To programme architecture
In the growing discipline of synthetic biology, living systems are engineered to help solve problems across various industries. For this project, David Benjamin and his firm The Living are designing new composite building materials through a pioneering intersection of synthetic biology, architecture, and computation. These new composite materials offer insight into the near future when synthetic biology may help us design and manufacture the built environment with higher performance and lower environmental impact than traditional methods.
In this project, bacteria become factories for manufacturing building materials through a combination of three of their natural features. Bacteria can produce flexible, fabric-like substance as well as rigid, brick-like substance. Bacteria can also generate complex, self-organised patterns. In an experiment combining these features, two different types of genetically modified bacteria are mixed in a large petri dish with nutrients, and through their growth and interaction they generate flat sheets of material with distinct rigid and flexible regions.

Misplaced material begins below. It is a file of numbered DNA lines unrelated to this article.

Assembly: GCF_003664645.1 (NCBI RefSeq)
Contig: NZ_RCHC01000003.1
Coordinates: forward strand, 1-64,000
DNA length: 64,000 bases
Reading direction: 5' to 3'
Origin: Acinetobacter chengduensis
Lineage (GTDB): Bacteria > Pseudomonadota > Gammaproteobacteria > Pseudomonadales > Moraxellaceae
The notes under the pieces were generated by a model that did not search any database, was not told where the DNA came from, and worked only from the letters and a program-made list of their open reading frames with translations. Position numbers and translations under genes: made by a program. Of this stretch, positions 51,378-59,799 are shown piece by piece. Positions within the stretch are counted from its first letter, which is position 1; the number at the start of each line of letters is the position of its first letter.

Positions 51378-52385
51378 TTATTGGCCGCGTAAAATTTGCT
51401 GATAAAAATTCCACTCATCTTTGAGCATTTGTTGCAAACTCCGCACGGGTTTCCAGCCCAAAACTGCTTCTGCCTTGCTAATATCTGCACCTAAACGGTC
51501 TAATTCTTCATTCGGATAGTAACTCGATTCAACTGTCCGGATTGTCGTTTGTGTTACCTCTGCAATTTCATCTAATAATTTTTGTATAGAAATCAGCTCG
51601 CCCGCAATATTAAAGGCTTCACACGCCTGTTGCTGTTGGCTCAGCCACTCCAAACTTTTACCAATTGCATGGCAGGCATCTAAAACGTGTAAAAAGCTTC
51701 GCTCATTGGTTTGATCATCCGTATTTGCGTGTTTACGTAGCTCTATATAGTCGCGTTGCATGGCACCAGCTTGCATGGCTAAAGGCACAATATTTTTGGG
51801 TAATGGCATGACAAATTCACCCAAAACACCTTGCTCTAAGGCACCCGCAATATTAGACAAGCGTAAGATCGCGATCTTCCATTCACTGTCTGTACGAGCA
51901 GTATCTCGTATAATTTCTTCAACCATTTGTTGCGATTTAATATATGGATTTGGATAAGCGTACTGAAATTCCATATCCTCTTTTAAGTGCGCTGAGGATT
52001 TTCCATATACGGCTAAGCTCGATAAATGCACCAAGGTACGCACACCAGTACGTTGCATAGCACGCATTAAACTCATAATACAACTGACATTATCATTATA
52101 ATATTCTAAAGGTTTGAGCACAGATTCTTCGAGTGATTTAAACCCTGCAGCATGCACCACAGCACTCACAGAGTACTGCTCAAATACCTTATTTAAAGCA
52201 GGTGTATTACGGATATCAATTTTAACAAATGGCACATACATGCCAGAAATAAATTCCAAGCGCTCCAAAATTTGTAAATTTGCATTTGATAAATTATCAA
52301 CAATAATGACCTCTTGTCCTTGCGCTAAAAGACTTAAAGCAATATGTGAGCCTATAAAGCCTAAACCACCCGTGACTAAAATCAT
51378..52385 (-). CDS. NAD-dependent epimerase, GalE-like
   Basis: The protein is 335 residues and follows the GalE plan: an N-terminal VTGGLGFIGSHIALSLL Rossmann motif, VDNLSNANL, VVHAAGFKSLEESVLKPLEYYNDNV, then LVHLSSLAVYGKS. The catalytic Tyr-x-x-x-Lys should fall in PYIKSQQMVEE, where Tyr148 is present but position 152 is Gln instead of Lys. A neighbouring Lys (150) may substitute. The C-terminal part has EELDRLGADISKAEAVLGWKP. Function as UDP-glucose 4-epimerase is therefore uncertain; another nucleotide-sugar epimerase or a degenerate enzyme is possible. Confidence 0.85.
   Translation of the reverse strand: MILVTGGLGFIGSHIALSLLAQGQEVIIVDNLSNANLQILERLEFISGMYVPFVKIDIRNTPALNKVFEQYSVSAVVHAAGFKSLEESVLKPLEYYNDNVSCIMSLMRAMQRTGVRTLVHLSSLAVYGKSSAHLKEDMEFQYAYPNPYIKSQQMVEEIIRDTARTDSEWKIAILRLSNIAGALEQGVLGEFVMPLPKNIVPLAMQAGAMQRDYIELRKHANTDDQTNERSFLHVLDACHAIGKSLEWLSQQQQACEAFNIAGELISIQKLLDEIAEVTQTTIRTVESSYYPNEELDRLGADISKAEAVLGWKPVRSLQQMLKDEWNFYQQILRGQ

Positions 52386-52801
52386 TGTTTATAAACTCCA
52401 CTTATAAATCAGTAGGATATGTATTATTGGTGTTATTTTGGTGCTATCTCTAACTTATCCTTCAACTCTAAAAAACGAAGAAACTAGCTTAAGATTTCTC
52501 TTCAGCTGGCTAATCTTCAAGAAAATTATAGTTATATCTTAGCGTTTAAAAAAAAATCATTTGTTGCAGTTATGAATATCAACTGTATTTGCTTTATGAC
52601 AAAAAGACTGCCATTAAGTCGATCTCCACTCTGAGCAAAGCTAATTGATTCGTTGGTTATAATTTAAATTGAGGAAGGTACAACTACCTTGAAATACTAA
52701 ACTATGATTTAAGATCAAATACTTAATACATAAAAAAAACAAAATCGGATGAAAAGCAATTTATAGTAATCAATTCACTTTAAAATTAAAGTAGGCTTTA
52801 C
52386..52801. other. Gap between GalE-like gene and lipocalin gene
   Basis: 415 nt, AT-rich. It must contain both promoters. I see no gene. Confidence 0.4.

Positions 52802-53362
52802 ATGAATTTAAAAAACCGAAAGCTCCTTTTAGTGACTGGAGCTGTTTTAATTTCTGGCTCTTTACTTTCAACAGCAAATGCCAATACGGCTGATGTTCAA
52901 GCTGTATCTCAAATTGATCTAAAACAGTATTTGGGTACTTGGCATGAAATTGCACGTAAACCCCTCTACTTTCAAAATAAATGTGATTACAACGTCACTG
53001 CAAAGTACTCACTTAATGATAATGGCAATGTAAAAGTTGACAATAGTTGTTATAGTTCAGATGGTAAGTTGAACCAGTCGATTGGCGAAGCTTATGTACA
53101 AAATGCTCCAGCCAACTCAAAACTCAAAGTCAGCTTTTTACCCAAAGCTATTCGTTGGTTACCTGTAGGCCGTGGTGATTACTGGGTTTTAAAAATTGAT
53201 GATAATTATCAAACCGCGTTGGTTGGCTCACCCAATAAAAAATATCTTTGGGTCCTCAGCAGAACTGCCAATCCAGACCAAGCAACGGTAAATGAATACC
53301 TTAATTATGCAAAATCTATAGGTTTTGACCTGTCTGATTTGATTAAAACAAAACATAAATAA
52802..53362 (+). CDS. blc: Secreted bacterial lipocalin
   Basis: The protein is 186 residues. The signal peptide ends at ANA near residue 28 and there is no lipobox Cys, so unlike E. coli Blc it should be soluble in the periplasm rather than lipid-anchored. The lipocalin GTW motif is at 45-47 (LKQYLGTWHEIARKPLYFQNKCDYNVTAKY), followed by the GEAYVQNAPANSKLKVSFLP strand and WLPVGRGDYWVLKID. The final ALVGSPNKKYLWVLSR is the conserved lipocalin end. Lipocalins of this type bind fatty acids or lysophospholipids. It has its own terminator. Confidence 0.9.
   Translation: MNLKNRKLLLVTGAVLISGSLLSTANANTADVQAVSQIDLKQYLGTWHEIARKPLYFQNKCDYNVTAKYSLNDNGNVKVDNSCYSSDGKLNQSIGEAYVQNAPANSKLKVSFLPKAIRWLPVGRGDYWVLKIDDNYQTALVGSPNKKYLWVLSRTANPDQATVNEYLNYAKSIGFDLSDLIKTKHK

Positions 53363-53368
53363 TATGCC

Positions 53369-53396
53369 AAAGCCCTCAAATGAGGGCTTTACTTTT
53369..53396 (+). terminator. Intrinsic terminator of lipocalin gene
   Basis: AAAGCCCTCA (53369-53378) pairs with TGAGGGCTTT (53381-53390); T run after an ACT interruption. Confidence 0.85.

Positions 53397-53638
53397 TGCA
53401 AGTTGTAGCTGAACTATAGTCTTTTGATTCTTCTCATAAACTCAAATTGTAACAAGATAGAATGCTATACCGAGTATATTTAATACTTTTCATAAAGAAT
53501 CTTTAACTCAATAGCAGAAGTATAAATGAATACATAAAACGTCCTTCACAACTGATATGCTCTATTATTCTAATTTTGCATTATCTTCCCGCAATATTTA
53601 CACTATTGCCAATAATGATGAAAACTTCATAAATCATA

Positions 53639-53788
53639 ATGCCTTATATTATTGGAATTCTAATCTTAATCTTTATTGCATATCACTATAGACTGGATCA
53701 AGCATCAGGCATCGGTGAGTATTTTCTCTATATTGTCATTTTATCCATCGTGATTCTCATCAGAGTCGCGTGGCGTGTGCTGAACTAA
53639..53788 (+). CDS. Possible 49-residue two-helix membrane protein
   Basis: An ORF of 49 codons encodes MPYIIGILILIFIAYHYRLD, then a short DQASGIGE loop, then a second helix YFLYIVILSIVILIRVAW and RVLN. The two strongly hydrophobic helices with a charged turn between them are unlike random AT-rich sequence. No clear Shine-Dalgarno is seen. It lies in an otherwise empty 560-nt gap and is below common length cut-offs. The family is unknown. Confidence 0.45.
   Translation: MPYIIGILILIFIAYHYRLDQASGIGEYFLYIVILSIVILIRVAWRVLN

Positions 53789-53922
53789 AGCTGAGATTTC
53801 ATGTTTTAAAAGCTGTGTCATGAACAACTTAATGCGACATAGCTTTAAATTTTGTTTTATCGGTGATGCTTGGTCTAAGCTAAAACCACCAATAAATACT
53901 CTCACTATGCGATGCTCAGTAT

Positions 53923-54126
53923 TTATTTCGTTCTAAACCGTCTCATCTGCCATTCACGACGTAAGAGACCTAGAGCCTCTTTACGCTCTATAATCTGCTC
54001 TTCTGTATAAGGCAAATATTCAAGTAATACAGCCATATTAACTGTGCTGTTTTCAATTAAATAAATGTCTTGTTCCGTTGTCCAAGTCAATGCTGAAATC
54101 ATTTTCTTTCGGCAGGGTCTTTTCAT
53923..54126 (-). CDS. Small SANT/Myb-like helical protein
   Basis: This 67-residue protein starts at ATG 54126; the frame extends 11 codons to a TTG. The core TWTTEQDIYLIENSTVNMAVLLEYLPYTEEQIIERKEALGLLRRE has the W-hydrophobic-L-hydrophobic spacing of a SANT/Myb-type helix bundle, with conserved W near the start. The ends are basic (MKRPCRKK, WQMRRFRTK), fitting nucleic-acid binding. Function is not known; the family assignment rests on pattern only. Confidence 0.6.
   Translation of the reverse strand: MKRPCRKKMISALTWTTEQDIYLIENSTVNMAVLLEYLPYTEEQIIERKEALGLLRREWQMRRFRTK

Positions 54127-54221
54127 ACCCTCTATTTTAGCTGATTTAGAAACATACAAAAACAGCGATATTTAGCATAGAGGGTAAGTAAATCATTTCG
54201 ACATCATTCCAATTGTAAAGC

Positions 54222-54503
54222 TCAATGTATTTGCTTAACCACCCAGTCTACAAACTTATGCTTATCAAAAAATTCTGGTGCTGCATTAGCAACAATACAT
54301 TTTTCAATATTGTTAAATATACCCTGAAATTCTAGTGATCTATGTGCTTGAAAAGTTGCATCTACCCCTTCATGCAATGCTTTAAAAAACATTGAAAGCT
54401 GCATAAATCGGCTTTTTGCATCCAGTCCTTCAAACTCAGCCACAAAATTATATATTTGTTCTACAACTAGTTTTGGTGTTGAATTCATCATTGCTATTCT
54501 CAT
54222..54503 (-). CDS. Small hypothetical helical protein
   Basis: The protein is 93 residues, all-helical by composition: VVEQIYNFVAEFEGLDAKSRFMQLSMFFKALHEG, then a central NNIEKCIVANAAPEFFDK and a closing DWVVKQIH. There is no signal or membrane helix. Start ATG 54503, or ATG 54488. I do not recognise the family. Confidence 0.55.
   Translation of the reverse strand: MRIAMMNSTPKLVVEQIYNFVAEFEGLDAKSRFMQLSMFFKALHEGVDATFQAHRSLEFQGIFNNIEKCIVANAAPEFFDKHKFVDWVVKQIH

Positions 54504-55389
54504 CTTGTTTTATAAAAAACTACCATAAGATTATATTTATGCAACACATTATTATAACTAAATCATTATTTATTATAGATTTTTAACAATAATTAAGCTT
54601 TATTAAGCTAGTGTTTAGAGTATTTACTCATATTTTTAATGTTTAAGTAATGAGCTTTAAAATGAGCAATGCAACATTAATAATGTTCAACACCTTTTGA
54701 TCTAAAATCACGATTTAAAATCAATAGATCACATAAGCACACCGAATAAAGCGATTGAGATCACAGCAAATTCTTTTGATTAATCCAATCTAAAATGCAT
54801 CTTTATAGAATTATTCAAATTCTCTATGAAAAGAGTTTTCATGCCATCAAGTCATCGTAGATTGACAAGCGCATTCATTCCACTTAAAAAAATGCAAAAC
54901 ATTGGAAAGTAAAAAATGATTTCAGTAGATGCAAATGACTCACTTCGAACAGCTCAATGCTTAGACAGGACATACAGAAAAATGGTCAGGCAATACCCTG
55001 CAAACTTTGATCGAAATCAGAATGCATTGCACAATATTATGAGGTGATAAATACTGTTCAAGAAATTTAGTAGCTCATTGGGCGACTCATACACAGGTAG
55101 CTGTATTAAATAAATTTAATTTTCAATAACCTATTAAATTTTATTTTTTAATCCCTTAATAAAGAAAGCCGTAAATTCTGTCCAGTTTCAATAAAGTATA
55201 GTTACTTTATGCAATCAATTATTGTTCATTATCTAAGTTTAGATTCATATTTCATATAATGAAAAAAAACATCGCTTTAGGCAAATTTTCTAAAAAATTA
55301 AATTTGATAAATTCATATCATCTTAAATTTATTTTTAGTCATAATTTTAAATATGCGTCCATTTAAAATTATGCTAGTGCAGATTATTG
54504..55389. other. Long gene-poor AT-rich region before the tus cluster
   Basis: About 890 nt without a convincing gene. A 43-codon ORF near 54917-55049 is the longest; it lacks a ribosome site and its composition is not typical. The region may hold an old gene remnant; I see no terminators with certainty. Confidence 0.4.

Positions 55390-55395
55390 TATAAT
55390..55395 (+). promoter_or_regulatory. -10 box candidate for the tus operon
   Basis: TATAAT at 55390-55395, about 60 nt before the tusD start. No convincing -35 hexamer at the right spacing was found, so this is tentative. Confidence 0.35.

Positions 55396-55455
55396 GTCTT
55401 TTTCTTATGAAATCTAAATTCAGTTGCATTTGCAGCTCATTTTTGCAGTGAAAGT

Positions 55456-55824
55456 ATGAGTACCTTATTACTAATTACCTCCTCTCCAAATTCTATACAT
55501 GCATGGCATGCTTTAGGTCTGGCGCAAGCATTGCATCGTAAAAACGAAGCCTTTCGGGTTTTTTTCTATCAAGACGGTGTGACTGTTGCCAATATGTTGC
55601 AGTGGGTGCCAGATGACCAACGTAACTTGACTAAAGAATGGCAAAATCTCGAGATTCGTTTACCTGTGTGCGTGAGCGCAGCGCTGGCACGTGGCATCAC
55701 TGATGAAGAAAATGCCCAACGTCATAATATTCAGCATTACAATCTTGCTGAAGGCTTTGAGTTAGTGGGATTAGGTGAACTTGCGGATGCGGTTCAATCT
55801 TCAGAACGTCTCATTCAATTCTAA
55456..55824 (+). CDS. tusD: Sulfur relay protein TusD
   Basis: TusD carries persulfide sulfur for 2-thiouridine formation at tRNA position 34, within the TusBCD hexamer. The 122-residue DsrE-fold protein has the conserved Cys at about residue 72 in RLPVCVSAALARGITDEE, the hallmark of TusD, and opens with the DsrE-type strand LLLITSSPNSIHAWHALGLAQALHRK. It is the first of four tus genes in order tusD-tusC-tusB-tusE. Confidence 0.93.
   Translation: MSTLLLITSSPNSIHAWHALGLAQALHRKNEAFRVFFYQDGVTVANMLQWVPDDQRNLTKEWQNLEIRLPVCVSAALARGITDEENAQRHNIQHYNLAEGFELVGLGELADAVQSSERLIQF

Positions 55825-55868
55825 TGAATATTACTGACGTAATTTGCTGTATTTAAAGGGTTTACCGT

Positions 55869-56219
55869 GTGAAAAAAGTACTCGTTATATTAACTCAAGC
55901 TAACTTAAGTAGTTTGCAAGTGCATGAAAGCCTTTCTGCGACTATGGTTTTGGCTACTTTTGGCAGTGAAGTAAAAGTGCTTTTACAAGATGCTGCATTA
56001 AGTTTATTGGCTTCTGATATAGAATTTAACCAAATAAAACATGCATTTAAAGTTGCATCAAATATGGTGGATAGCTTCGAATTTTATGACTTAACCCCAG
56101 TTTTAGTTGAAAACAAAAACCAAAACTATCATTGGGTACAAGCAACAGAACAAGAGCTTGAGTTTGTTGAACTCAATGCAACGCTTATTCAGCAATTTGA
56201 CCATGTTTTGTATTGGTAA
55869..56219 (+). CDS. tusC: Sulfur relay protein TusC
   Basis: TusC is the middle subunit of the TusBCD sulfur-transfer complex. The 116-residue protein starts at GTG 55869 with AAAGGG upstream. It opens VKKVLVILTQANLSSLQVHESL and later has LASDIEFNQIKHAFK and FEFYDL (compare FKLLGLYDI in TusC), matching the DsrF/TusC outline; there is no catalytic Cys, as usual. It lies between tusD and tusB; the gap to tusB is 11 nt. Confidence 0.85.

Bacteria become factories for manufacturing building materials through a combination of three of their natural features.
This process, which is still being refined in the lab, is then modelled in a software workflow. Thousands of design options are explored by varying the properties of the bacteria, which translates into different patterns in the sheets. The software workflow is built through Autodesk Maya and custom plug-ins, and it uses techniques of simulation and optimisation common in aerospace and architectural design.
The resulting composite sheets have novel properties of structure and transparency, and they can be applied to new high-performance envelopes in buildings, boats and aeroplanes. In the experiment documented in this exhibit, new composite sheets are designed for potential use in an aeroplane envelope. In the future, these processes of bio-computation and bio-fabrication will offer many more possibilities for design.